Searching for starry, starry nights
A few days earlier, I’d pulled into the Upper Madera Canyon Campground in Big Bend Ranch and pitched my tent between a patch of green ocotillo and a few cacti. The park was largely deserted. The heat, the rain, and the end of summer had sent everyone home, save for park rangers, law enforcement, and a handful of locals passing through on FM 170. I’d welcomed the lonely scene. Loneliness meant darkness, and finding darkness was getting harder.
Growing up on California’s Central Coast in the 1980s and ’90s, I’d often stargazed with my parents. As we stood in our driveway or lay on blankets in the backyard, my dad, an astronomy enthusiast, would point out the core of the Milky Way and explain our position within its spiraling arms. I’d look out at constellations and dream of becoming an astronaut. Adulthood felt as far away as Orion’s Belt, and the possibilities seemed as endless as the night sky.
As I got older and moved around the U.S., I took up astronomy and photography and often drove hundreds of miles to escape city lights. I traveled to some of the darkest places on Earth: the Atacama Desert, the Serengeti plains, Patagonia, New Zealand, and, closer to home, Death Valley and Big Bend. Then one night several years ago, I stood in my parents’ driveway, looked up at the sky, and realized the Milky Way was all but invisible. The town had grown. New neighborhoods had popped up, and the soft-yellow street lamps that I’d grown up with had been replaced by garish-blue bulbs. The once-dark sky was now lost to the light.
Losing in a light-filled world
It’s happening almost everywhere. Across the United States and around the world, dark skies are disappearing at an alarming rate. According to the “2016 New World Atlas of Artificial Night Sky Brightness,” published in Science Advances, more than 99 percent of people living in the U.S. and Europe “live under light-polluted skies.” Nearly 80 percent of North Americans can’t see the Milky Way.
A number of spots in the U.S.—mostly in the Southwest—still have dark night skies. Some, including four Texas state parks, have been certified as Dark Sky Places by the Tucson, Arizona–based International Dark-Sky Association (IDA), a nonprofit that began its UNESCO-style certification program in 2001. Many Texans are working to stop the spread of light pollution and ensure that the state’s dark-sky areas endure in places from the Gulf to the Panhandle. In a part of West Texas that includes the Big Bend region and a significant portion of the Permian Basin, scientists and educators are a driving force in the effort.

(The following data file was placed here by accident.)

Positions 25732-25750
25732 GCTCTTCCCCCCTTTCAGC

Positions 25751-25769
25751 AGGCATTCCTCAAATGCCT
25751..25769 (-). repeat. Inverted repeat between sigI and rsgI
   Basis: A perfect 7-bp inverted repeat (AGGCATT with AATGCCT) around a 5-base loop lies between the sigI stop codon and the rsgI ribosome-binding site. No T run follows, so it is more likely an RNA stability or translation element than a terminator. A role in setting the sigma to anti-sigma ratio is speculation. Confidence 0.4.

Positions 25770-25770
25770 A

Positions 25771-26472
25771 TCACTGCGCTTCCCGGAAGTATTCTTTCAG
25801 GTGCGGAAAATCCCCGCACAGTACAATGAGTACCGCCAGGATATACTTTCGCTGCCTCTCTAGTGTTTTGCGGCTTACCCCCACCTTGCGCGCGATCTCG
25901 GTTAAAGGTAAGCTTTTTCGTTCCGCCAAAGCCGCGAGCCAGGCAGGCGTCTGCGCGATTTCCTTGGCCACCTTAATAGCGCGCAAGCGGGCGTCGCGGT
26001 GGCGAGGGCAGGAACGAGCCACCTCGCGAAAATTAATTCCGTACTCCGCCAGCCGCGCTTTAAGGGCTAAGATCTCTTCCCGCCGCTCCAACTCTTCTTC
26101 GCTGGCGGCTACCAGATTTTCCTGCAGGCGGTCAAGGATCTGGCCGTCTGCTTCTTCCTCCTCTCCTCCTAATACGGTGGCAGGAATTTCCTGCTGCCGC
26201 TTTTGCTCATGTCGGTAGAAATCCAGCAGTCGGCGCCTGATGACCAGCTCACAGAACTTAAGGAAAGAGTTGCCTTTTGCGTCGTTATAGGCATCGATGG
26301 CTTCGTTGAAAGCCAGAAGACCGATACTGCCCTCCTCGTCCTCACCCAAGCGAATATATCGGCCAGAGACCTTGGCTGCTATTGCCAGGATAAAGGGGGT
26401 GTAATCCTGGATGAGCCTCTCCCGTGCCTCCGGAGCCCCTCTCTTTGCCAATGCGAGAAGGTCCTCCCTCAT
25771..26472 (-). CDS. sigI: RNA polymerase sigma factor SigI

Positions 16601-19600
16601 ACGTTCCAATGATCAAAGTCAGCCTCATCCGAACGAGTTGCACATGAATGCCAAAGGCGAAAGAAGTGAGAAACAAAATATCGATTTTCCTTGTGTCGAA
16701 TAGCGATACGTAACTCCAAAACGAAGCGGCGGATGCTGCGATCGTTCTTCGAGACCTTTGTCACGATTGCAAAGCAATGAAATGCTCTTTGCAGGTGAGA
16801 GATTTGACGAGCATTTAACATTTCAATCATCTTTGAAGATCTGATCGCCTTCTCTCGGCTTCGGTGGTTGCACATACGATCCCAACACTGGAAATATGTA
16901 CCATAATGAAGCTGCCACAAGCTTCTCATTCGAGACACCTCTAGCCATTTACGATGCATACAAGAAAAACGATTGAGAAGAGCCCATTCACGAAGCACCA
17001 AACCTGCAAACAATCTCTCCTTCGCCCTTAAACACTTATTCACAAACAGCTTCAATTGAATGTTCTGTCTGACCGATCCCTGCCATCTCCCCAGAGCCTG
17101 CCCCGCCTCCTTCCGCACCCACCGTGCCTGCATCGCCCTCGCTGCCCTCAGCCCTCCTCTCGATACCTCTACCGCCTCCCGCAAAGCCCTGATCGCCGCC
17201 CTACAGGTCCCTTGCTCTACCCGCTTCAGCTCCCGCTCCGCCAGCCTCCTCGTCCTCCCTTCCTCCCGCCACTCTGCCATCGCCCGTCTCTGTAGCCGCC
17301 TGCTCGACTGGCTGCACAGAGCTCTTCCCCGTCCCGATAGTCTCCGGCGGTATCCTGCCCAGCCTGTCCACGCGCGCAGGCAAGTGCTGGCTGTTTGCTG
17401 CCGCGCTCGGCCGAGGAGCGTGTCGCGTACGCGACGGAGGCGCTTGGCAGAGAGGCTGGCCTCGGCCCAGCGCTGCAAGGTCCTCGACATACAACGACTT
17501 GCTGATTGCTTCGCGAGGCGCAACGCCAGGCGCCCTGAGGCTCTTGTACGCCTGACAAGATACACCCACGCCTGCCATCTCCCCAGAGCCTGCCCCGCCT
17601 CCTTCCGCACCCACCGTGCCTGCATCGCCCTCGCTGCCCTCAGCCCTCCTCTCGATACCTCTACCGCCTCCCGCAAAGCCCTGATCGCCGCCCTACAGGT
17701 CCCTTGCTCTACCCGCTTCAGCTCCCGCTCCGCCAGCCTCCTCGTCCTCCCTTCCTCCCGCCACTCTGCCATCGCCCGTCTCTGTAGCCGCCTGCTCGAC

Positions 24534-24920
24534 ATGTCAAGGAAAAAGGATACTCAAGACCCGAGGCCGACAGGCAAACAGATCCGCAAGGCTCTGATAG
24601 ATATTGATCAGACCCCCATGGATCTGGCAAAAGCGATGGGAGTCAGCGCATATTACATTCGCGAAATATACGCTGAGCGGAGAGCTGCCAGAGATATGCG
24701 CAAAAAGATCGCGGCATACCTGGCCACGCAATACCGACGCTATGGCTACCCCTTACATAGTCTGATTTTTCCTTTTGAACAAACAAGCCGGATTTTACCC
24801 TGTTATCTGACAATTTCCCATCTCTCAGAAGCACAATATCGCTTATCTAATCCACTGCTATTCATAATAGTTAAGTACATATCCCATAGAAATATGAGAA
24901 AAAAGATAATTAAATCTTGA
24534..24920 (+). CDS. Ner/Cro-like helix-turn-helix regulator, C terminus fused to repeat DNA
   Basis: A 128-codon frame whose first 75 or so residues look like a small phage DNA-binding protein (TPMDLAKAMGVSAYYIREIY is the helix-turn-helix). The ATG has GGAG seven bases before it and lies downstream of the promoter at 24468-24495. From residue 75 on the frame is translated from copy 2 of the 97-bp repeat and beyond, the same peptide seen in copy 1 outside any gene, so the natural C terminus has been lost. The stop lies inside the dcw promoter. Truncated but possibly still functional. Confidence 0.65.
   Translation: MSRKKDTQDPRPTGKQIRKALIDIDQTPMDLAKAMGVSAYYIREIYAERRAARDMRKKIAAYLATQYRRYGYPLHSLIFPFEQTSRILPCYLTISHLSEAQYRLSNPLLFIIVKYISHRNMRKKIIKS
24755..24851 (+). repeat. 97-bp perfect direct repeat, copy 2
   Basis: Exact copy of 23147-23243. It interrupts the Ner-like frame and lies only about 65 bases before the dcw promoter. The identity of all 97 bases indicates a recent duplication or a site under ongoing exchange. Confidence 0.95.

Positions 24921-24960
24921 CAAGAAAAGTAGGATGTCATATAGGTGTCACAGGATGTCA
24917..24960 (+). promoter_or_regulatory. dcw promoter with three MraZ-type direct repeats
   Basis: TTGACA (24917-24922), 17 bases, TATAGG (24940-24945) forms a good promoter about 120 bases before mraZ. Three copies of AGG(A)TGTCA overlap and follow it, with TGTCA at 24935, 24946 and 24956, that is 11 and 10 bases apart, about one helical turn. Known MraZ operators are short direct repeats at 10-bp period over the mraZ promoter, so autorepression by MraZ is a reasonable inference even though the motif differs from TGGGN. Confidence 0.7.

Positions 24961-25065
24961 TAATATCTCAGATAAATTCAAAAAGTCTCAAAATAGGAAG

The man who wants to save the darkness
That’s why I left the town of Alpine early one morning and watched the Chihuahuan Desert fall away as I drove into the Davis Mountains to the University of Texas’ McDonald Observatory. I had an appointment to meet the Angel of Darkness. An affable and soft-spoken man, Bill Wren heads the observatory’s Dark Skies Initiative. His mission is simple: to save the darkness.
In much of the U.S., dark skies are disappearing due to the growth of cities. But out here around the observatory, darkness is threatened by a different source.
“For 70 years, the brightest thing [on the horizon] was El Paso-Juarez, 165 miles away from us,” Wren told me as we sat in his office on the ground floor of the observatory’s dome. But nearly a decade ago, that began to change. “We started noticing the northeastern horizon lighting up from the Permian Basin,” he said. The primary culprit? Oil- and gas-related activities, including drilling rigs. The Permian Basin was booming. “But it’s not just oil and gas rigs,” Wren said. “It’s all the commerce that comes with that—hotels, storage facilities, big-box stores.”
Fortunately, out here the glow emanating from those areas is low on the horizon. The sky over the observatory is still dark, and research hasn’t been affected. The goal is to keep it that way, and Wren is on a quest to educate others. At oil and gas conferences, he shows photos of bad lighting and increased glare to anyone who’ll pay attention. He also makes the case for reduced lighting in economic terms: All those bright lights are an enormous waste of money (roughly $3.3 billion nationwide per year); and brighter lights often don’t make areas safer.